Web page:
Mortar and pestle belonging to the late Shirin Fozdar, Singapore, late 20th century, brass.

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Mortar and pestle belonging to the late Shirin Fozdar, Singapore, late 20th century, brass.

Gift of Shirin Fozdar, collection of Indian Heritage Centre.

Mortar and pestle belonging to the late Shirin Fozdar, Singapore, late 20th century, brass.

Born in India in 1905 to Persian parents of the Baha'i Faith, Shirin Fozdar was a staunch advocate of women's rights. She arrived in Singapore in 1950 with her husband, K. M. Fozdar. The Fozdars were among the first to bring the Baha'i Faith to Singapore. By 1952, there were enough Baha'is in Singapore to form the first Local Spirituality Assembly.

In 1953, Shirin was the force behind Singapore's first girls' club at Joo Chiat Welfare Centre. The club taught women English and arithmetic. She also played an important part in the formation of the Muslim Syariah court in 1958. She was elected the Honorary Secretary of the Singapore Council of Women (SCW) in April 1952. In her role as the Honorary Secretary of SCW she also played a key role in the drafting and establishment of the Women's Charter in 1961.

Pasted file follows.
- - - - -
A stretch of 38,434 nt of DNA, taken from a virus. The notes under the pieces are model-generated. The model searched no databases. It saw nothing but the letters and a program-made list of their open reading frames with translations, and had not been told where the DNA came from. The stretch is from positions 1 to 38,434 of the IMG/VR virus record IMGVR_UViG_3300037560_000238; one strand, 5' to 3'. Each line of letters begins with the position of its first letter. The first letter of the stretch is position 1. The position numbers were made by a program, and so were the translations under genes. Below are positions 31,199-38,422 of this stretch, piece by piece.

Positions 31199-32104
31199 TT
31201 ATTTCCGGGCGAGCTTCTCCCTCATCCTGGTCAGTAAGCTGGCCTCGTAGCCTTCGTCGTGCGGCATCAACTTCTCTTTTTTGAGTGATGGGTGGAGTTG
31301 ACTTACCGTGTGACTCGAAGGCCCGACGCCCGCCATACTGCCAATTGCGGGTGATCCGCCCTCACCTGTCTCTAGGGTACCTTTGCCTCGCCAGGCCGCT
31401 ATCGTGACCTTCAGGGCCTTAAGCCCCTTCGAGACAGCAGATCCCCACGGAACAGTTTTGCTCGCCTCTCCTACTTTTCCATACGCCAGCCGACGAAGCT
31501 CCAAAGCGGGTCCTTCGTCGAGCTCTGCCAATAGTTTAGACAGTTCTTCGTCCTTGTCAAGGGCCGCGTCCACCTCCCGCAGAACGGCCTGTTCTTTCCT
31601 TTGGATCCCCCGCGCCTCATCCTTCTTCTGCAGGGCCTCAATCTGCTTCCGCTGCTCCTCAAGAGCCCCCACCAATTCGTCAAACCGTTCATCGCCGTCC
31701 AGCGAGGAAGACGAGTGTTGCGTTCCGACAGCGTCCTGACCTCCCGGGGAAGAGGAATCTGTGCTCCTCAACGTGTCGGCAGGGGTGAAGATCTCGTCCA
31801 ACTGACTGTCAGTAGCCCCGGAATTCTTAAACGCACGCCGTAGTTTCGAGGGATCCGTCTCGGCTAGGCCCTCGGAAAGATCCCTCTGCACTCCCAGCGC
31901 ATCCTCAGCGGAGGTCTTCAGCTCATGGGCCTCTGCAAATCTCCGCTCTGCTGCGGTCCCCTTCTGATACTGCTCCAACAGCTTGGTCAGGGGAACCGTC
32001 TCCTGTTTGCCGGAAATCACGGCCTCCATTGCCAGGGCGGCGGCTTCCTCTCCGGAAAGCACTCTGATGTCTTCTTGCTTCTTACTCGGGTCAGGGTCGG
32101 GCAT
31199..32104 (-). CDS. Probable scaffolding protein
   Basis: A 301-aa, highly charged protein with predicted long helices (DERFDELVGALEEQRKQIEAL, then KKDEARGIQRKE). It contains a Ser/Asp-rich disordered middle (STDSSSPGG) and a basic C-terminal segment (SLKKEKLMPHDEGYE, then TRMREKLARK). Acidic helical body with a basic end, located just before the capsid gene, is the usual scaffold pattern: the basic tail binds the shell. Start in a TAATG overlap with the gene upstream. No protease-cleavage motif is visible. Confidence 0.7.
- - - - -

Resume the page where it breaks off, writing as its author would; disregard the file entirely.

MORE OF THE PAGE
This is a mortar and pestle used by Shirin Fozdar. Mortars and pestles have been used since ancient times for the preparation of spices, food and medicine. In Singapore, mortars and pestles are used by all ethnic communities and is a fundamental implement used in the preparation of a variety of local Singaporean food.


This is an extract from "The Singapore Story through 60 objects" written by Kennie Ting, Director, Asian Civilisations Museum and Peranakan Museum & Group Director of Museums, National Heritage Board. This article was first published in Cultural Connections Volume IV 2019 by Culture Academy Singapore.